Lidl’s app will lead to an ‘urban planning war’

The impression of an artist of the proposed Dunboyne Lidl causing controversy over its location in the village.

Dunboyne Councilor Damien O’Reilly has warned Lidl’s plans to open a store in the village will end in a ‘planning war’ and said the community will use all the tools of the planning system to stop the app.

He made the comments after Tuesday night’s Zoom briefing by Lidl and accused the retailer of intent to destroy the village of Dunboyne.

“I expect that this proposal will lead to a” war of urban planning “and this process could last four or five years, as the situation in Douglas in Cork, Clonmel in Tipperary and the persistent problem of Lidl website in Kells as residents want Lidl in Kells but not on the site they own.

“The community is enraged and will use all tools in the planning system to stop this application in the planning system, including judicial review in the High Court,” he said.

The site is located between the local church and the parish house in Dunboyne and extends around the back of the church.

Many locals were deeply unhappy with the format of Tuesday night’s zoom briefing as well as the tone of the meeting, with many feeling it made Lidl look like they were doing them a favour, with the changes they were proposing in the village. It has also been reported that some people are having trouble logging in, although it is understood that additional capacity was later rolled out.

The Lidl panel included Brian Smyth and Damien Ryan from the Lidl Property team, a planning consultant, a traffic and transport consultant, a landscape architect and architect as well as Lidl communications representatives.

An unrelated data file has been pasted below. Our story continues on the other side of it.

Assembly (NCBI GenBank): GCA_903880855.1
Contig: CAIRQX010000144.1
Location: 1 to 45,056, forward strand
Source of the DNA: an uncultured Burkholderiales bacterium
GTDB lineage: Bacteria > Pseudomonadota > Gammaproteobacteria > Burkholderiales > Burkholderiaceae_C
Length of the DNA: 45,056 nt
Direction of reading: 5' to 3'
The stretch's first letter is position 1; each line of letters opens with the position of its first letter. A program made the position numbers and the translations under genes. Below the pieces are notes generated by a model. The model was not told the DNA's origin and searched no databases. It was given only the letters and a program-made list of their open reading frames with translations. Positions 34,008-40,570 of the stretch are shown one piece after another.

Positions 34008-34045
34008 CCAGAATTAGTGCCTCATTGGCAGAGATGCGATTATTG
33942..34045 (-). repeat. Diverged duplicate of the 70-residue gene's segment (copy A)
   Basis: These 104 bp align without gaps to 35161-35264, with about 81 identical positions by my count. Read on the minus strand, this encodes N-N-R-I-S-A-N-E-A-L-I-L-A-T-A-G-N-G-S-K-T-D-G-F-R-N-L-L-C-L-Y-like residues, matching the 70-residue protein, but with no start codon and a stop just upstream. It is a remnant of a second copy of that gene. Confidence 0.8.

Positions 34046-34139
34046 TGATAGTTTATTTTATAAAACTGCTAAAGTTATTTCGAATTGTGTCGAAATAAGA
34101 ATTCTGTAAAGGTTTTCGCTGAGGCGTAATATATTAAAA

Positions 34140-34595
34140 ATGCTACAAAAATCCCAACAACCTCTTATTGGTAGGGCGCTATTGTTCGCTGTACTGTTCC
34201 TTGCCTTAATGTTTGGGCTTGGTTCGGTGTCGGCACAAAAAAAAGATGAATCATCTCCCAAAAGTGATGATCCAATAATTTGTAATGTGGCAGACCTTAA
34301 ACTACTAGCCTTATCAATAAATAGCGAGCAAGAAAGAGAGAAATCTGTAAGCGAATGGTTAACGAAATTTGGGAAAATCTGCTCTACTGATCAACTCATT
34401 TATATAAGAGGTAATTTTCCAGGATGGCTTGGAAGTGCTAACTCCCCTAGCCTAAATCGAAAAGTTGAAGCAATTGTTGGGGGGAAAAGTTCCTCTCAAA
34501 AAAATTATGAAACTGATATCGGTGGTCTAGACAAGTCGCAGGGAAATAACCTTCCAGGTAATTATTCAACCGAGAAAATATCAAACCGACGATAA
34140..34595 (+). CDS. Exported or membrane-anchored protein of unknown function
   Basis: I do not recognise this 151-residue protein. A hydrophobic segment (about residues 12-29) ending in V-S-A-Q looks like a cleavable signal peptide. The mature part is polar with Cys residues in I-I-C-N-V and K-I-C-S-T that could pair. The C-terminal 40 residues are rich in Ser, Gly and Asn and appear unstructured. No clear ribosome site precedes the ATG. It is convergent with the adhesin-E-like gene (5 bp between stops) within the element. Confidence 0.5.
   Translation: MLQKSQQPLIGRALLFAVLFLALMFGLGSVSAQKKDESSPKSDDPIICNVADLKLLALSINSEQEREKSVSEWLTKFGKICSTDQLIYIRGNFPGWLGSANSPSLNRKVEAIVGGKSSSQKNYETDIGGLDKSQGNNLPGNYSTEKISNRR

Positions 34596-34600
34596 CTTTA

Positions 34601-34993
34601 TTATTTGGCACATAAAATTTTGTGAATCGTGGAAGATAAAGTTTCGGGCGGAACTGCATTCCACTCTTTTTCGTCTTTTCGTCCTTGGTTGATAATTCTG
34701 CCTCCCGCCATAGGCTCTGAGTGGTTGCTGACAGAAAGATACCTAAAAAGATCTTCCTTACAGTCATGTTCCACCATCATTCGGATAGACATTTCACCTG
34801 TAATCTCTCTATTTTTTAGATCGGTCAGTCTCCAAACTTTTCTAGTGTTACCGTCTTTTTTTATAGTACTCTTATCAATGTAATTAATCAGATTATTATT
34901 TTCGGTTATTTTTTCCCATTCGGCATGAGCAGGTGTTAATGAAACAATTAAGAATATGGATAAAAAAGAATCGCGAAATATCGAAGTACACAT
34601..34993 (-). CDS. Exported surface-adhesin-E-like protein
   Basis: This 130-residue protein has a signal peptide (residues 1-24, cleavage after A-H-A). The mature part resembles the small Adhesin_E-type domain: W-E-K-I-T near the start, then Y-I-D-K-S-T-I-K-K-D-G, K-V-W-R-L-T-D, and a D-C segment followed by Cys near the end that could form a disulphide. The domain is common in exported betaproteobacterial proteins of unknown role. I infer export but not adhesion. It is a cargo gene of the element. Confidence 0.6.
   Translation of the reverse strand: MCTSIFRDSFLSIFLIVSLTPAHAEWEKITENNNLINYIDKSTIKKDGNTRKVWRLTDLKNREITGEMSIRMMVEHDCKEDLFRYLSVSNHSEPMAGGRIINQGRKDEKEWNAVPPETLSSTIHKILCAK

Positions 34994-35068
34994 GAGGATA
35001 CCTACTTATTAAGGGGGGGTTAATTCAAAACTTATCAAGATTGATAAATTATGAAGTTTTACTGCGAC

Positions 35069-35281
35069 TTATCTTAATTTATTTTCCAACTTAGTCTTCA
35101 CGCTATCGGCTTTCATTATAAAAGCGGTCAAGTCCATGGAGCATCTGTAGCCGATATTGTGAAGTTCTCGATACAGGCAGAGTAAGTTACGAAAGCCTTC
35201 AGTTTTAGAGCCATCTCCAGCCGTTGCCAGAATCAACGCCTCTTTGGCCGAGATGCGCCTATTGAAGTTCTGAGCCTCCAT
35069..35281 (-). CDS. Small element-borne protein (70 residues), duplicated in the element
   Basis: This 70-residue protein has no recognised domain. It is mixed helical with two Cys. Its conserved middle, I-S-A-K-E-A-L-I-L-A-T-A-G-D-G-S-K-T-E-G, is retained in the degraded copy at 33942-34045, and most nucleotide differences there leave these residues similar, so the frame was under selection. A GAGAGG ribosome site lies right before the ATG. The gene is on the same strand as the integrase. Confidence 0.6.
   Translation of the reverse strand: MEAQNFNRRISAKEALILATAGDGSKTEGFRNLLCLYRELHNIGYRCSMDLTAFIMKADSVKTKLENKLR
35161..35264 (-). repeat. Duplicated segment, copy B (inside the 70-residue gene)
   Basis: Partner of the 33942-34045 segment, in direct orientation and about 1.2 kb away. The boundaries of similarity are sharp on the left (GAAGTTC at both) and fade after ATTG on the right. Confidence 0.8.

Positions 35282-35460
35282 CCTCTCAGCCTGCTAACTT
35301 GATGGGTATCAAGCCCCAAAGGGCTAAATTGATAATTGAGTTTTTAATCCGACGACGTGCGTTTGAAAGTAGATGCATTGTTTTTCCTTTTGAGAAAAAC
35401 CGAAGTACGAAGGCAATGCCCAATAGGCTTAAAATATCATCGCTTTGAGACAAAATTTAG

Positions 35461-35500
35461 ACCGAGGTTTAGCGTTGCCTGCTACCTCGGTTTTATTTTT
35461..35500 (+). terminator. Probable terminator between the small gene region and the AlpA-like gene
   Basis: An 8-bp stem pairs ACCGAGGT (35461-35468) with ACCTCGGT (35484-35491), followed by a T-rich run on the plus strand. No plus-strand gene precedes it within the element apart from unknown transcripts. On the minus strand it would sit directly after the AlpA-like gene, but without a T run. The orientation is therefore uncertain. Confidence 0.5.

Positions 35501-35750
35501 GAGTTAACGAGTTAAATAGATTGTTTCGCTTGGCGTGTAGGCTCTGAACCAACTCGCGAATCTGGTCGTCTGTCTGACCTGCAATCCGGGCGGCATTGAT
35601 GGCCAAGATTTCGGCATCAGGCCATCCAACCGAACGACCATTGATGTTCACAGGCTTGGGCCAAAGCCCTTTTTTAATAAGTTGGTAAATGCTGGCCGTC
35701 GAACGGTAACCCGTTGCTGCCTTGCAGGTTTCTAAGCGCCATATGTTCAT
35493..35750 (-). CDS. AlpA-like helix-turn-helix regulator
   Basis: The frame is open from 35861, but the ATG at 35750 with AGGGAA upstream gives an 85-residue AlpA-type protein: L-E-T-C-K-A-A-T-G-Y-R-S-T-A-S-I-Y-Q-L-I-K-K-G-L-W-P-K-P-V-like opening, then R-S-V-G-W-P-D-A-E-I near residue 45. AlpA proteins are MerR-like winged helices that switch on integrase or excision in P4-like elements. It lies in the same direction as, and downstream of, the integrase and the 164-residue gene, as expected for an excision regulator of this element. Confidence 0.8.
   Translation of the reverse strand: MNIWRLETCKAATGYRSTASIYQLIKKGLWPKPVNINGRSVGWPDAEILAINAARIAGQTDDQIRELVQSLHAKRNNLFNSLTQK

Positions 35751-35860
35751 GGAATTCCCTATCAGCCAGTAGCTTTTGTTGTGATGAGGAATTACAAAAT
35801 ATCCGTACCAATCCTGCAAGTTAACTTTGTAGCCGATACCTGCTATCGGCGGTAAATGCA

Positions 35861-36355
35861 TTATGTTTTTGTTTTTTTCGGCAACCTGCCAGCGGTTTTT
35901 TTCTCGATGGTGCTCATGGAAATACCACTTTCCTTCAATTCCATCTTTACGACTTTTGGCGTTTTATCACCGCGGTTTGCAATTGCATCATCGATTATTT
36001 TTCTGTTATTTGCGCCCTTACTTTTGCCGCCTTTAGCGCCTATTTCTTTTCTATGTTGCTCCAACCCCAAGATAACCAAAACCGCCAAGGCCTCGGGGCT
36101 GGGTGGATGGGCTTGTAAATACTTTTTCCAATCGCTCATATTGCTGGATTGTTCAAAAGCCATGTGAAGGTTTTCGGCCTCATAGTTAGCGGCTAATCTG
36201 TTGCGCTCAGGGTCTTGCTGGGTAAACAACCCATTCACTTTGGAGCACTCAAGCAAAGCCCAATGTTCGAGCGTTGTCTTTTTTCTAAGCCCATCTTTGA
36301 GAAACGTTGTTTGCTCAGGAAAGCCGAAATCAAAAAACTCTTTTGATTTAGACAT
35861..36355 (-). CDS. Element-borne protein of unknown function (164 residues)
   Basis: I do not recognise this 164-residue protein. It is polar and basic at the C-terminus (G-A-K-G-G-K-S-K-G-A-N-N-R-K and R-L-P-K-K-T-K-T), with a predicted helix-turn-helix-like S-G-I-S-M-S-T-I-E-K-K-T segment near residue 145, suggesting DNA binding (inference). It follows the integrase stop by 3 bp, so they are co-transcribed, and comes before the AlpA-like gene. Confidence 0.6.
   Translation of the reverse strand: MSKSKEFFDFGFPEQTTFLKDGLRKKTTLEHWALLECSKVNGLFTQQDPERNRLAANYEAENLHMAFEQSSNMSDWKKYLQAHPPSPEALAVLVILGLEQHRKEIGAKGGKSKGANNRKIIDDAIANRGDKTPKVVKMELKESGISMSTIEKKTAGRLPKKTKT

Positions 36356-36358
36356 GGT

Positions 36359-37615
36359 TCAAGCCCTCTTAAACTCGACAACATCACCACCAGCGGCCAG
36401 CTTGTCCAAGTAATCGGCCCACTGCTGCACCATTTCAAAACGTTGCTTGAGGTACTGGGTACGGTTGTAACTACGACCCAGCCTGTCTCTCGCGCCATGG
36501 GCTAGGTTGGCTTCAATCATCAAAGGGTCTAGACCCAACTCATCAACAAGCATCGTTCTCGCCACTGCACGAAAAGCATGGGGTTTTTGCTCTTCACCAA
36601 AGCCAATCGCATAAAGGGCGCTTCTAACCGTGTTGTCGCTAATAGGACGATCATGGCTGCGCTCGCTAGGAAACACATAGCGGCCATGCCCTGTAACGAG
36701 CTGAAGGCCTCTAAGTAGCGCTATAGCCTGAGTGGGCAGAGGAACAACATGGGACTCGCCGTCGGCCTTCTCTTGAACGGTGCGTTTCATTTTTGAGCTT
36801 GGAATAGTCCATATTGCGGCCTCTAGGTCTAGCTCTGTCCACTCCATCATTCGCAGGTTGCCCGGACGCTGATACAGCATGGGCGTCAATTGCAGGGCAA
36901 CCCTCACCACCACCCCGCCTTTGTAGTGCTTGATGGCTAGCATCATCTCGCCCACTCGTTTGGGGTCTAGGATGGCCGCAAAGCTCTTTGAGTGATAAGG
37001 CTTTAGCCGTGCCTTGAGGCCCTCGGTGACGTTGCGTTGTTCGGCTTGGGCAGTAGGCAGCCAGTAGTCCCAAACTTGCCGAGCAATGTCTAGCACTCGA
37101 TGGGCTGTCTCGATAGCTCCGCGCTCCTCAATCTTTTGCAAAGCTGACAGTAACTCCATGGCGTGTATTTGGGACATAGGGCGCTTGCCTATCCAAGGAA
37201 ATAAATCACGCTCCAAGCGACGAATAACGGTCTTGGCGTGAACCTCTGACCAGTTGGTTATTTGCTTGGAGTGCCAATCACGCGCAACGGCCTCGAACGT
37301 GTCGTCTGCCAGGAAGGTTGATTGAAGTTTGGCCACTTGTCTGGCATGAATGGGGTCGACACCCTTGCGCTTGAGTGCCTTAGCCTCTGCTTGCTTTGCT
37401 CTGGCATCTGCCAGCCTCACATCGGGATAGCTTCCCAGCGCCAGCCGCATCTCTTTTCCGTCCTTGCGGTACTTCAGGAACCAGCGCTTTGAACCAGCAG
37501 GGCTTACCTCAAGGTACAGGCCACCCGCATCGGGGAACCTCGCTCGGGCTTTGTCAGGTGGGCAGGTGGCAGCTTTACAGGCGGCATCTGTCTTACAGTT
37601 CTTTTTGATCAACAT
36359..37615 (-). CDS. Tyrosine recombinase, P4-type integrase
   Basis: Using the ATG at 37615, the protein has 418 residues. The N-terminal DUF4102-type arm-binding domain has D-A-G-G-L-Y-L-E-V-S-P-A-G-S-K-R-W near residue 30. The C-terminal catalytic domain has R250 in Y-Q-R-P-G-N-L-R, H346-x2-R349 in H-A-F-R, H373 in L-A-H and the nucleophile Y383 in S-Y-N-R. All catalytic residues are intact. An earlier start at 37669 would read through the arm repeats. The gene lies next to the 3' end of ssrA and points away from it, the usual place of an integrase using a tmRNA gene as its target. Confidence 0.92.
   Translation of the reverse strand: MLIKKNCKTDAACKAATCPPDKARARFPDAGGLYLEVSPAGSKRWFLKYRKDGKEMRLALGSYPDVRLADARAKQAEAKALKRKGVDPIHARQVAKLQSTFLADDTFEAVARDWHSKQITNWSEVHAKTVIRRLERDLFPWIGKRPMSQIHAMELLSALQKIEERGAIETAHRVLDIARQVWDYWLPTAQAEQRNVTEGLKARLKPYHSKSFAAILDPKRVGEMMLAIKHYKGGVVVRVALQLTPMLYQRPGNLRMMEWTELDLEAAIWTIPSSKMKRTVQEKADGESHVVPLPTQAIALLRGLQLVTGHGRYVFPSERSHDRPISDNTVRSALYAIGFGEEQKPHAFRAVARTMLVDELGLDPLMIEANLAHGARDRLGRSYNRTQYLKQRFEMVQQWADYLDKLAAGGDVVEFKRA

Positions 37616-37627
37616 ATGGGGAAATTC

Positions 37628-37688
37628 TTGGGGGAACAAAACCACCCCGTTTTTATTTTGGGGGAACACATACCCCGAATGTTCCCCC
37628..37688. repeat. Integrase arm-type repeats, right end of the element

A follow-up session has been organized on Tuesday evening February 1 at 6:30 p.m. at the Oak Center, where residents will have the opportunity to meet Lidl representatives face to face.

According to Lidl, members of the Dunboyne community will be able to view proposed plans for the new Lidl store and have a one-on-one conversation with the Lidl team.

Speaking after Tuesday’s zoom session, local councilor Maria Murphy said many people felt the meeting was unsatisfactory and preferred a personal engagement. “Because the webinar was one-sided, people felt even more dissatisfied because they initially thought it would be a two-way meeting.”

She said it looked like there were a lot of people on the Zoom webinar. “I had a lot of engagement on my own platforms and private messages after the meeting with people giving me their thoughts on the meeting which was very organized to make it seem like there was nothing wrong with it. wrong with any aspect of their project and for the most part that they were doing us a favor by coming to Dunboyne.

“It is now well recognized by all who live here and by those who have sent correspondence to Lidl that there are a number of challenges with the site, including the unique approach to the area through the village green and the level of traffic in this part of Dunobyne The roadside glass buildings are also a problem as their appearance is not in keeping with the parish house and church which are historic buildings.

It emerged at the meeting that Lidl was proposing that part of the island outside Brady be realigned, including the removal of a tree and the removal of a handicapped space to widen the road so that a right turn can be made in the old school. Lidl also proposes to extend the path to the entrance of the church and to develop the area.

A planning application has not yet been lodged but is expected to be submitted to Meath County Council in the coming weeks.